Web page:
Thursday June 13, 2024

IMF review to conclude after Pakistan's financing in place

"IMF continues to work with the Pakistani authorities to bring the ninth review to conclusion," official says

By Business Desk
May 05, 2023
The International Monetary Funds logo. — AFP/File
The International Monetary Fund's logo. — AFP/File

As Pakistan seeks to secure crucial International Monetary Fund (IMF) funding to avoid an economic collapse, the lender said it is working with the government to conclude the ninth review of the bailout programme, Reuters reported Friday.

The Washington-based lender and the federal government are in talks over reviving the stalled ninth review, which will unlock a $1.1 billion loan — part of the $6.5 billion programme agreed upon in 2019.

To meet the IMF's loan requirements, Pakistan took several fiscal reforms which have fuelled the highest-ever inflation, posted at 36.4% in April.

The IMF funding is crucial for Pakistan to avert a default on its external payment obligations during a balance of payment crisis, in which foreign exchange reserves have shrunk to just four weeks of controlled imports.

"The IMF continues to work with the Pakistani authorities to bring the ninth review to conclusion once the necessary financing is in place and the agreement is finalised," mission chief Nathan Porter said in a statement to Reuters.

"The IMF supports the authorities in the implementation of policies in the period ahead."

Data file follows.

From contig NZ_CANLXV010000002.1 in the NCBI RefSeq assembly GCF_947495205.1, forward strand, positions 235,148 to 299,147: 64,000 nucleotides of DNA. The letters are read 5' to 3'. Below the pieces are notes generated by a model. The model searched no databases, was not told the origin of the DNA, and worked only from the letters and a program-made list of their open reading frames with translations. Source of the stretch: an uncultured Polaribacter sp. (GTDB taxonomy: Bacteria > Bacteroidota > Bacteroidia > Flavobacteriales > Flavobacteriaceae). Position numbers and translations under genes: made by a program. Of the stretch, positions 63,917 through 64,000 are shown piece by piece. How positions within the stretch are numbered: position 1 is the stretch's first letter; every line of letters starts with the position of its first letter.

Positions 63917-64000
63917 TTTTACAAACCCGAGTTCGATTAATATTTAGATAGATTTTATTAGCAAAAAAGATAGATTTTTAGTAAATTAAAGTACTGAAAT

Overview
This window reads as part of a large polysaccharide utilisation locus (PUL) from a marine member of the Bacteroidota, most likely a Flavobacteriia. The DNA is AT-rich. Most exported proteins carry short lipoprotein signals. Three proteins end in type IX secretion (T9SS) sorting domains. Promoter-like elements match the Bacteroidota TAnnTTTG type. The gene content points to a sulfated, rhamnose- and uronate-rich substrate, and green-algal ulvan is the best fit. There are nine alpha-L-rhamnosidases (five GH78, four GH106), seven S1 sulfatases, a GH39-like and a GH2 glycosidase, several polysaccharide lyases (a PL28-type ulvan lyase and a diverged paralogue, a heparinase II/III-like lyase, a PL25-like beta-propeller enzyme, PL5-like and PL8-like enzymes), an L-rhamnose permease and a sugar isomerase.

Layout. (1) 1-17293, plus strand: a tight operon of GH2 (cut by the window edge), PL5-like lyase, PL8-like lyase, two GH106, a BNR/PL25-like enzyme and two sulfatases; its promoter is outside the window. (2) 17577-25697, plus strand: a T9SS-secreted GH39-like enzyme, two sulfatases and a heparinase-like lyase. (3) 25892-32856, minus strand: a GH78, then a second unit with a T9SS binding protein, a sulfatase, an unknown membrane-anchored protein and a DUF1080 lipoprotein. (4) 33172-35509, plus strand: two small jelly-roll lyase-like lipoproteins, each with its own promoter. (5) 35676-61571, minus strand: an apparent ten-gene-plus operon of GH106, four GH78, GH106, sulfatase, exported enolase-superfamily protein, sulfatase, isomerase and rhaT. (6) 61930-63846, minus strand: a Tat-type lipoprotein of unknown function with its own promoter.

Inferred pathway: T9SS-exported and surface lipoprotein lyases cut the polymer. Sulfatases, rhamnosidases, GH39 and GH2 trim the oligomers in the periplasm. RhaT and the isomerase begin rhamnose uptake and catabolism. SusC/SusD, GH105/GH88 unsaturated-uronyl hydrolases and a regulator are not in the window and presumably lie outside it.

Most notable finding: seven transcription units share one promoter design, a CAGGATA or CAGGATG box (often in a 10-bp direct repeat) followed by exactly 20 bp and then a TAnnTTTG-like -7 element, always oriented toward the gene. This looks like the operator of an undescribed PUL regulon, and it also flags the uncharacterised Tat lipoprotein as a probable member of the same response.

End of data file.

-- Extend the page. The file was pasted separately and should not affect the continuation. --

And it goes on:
The IMF mission chief said this will also include technical work to prepare the budget for the fiscal year 2024, set to be passed by the National Assembly before end-June.

The Pakistan Democratic Movement (PDM)-led government — as part of fulfilling prerequisites for the loan — has assured the lender that it has fully funded the balance of payments gap for the ongoing fiscal year, which ends in June.

In addition to that, although the funds have not been received as of yet, Pakistan has also announced pledges of $3 billion from friendly nations, including Saudi Arabia and the United Arab Emirates. All-weather ally China has rolled over and refinanced its loans.

"Islamabad and the IMF have had differences over the gap. It was not clear if the Saudi, UAE and Chinese financing would be sufficient, or if more external support would be needed," the news agency reported.

"It was also not immediately clear why the lender wanted to work on the technical preparation of the budget, which is not covered by the programme," it added.